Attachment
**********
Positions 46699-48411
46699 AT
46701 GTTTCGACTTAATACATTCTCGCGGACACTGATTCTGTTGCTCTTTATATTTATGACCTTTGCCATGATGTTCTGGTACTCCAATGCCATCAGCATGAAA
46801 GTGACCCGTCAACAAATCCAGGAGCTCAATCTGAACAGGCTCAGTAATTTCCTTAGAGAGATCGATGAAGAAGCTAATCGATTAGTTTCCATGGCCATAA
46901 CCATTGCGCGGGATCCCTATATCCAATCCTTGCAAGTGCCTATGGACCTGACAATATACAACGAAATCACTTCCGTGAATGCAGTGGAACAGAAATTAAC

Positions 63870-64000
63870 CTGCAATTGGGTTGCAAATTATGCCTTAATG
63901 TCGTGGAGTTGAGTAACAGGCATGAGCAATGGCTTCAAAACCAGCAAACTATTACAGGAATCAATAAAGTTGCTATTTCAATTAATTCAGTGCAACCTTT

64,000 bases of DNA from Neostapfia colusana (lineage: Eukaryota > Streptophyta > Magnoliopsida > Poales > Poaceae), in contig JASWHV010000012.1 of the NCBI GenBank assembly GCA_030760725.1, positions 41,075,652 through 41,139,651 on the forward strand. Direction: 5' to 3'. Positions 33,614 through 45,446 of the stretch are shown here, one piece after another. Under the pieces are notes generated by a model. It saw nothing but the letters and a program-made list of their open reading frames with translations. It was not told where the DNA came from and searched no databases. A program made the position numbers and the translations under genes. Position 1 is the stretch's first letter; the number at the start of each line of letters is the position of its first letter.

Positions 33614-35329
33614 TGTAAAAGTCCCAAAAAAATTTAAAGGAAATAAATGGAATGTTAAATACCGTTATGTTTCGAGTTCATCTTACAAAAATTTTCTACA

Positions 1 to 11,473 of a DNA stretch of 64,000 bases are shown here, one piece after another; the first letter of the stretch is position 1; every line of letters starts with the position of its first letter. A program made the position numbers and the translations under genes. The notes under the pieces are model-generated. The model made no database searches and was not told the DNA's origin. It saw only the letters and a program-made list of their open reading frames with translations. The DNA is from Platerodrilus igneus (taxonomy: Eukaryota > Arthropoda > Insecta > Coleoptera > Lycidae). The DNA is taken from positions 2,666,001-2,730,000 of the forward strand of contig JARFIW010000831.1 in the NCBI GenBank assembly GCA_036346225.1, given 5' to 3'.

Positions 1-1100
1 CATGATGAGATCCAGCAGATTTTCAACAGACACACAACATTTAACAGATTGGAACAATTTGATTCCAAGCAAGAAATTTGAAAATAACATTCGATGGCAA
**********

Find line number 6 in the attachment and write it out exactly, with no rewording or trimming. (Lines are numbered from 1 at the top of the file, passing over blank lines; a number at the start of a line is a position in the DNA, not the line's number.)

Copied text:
Positions 63870-64000